Treatment of Orbital Disease and Trauma
Specific Orbital Services and Surgeries performed by a Zeiter Eye Medical Group physician.
- Orbital tumors
- Thyroid associated orbitopathy
- Orbital fractures
- Orbital, periorbital, eyelid, and lacrimal trauma
- Evisceration and enucleation
- Socket reconstruction
- Dermis fat grafts
Our physicians are the local and regional experts for providing treatment for this group of patients. When necessary, they coordinate your care with your endocrinologist, rheumatologist, oncologist, radiation oncologist, and sometimes brain or sinus surgeons as appropriate.
The orbital socket contains the eye muscles, nerves, and the eye. Various tumors may form within or spread to the orbit. Our doctors are the regional experts in caring for patients with orbital tumors. Although some tumors are not cancerous they still require removal to protect your vision. To determine whether a tumor is cancerous, a biopsy is performed and the tumor is removed to prevent it from spreading to the brain or other vital organs. In the case of cancerous tumors, your doctor will work with a comprehensive team consisting of oncologist, radiation oncologist and sometimes brain or sinus surgeons to properly treat the tumor.
Thyroid Associated Orbitopathy
Thyroid Eye Disease is the most common orbital problem treated by our physicians. This disease is an autoimmune problem, most commonly noted in patient with a history of either high or low thyroid hormones. Initially the patient will experience redness, swelling and watering of the eye and is referred to as the active and inflammatory phase of the disease. During this early phase patients may benefit from treatments that reduce inflammation such as anti-inflammatory medications or injections and in some cases referral for orbital radiation. In the later part of the disease the eyes may bulge out of the socket, the eyelids may be open too wide, or the patient may have double vision.
Our physicians are experts in the surgeries used to correct the bulging eyes and eyelid abnormalities seen in Thyroid Eye Disease. They understand that their patients seek treatment to achieve both the vision and the appearances they had prior to developing Thyroid Eye Disease.
Throughout the United States, injuries to the eyes and eye socket are a common occurrence. Traumatic events may cause eyelid laceration, tear drain injuries, bleeding within and bruising around the eye, or fractures of the bones of the eye socket. Very often these injuries occur because of participation in sporting activities like baseball, soccer or football. Car accidents or fist fights are another major cause of these injuries. If a fracture to the eye orbit occurs it can impact both the form and function of the eye. If the fracture is adjacent to one of the eye muscles, such as in a blow out fracture of the orbit, double vision may occur. Whereas a fractures to the jaw or bones adjacent to the muscles that move the jaw may cause problems chewing.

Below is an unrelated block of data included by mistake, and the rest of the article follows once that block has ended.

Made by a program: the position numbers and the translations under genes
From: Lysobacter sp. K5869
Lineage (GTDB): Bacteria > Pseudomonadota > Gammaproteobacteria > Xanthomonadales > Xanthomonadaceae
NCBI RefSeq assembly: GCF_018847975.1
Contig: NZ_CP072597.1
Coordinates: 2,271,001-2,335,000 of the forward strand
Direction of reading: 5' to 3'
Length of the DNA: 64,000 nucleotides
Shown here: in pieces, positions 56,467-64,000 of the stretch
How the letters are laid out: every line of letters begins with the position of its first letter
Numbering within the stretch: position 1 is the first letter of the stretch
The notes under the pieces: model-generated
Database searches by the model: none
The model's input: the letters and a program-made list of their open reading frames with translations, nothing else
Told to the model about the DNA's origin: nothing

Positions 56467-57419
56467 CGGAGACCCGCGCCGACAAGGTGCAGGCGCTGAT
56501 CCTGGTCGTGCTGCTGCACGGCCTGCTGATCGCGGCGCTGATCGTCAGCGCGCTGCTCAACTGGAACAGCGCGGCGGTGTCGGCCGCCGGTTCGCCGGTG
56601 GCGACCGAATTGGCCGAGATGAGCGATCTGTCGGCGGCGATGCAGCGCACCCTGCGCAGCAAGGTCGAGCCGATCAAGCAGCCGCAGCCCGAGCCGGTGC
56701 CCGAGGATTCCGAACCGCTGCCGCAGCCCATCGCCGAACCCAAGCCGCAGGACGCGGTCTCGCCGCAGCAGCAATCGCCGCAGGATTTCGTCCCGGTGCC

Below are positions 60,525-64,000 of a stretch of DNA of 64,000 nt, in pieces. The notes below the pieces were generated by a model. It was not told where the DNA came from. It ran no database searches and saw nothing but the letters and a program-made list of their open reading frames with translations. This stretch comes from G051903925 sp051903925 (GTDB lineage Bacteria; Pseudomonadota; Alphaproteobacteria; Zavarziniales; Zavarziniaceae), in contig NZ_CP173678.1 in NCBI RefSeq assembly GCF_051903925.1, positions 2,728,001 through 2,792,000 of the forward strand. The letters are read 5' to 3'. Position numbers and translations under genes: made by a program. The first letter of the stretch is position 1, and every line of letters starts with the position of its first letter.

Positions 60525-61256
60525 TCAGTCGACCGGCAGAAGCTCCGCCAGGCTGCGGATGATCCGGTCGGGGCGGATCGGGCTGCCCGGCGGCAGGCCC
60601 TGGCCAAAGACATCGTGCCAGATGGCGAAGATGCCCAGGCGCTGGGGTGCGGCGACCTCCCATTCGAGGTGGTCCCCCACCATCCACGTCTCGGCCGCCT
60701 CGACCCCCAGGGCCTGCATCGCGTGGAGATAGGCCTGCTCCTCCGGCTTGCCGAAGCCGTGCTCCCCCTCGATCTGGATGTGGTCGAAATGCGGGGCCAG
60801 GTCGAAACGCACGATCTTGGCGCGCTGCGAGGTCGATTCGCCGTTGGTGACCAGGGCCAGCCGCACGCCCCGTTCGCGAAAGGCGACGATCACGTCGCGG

When trauma to the orbit and eye area happens it may result in bruising and possibly fractures of the orbital bone blowing out into the surrounding sinus. Since the bones of the eye socket don’t move like your arm or leg, they may not need to be treated. However, fractures causing double vision or large fractures that reach into the sinus should be repaired in a timely fashion. Sometimes this is not possible and the late treatment of the injury can still be accomplished.
If the orbital trauma is severe enough to irreparably injure the eye or an eye is diseased and has become blind, painful and disfiguring, the removal of an eye ( or enucleation) may be required. This occurs when the eye cannot be salvaged and the reconstruction of the eye socket to prepare it for a prosthetic eye will need to be performed. This surgery helps to provide a very pleasing result in addition to the benefits of removing the blinded eye or diseased, painful eye. Additionally, an eye socket that has previously had the eye removed may also experience problems and need regular examinations and further reconstruction.
Deformities of the face, such as a sunken looking eye or a flat cheek bone may also occur because of a fracture to the facial bones. Our physicians are experts in correcting fractures to the periocular region. Although it is best to operate on these fractures as soon as possible after the injury this may not always be possible. Our physicians have experience treating both early and late fracture repair.
Dermis Fat Grafts
A dermal fat graft placed into the lower eyelid can treat milder cases of orbital hollowness. This graft is be inserted into the eyelid itself or used as a “spacer” along the back surface of the lid in cases of eyelid retraction accompanied by hollowness. Employed as a one-piece implant, the graft consists of the skin’s dermis with a thin layer of attached subcutaneous fat. When inserted fully into the eyelid, the dermis facilitates the growth of blood vessels into the fat.
The graft can be obtained from any hairless area of skin. The most common donor sites include the flank, waist, and buttocks, as well as skin discarded from a simultaneous face lift. Dermal fat grafting has been used to add volume to the face and body for many years.
Our physicians are experts in these techniques and you should discuss with her the method that will give you the best result. To learn more about the treatment of orbital disease or injury, click here to schedule a your consultation with Zeiter Eye Medical Group.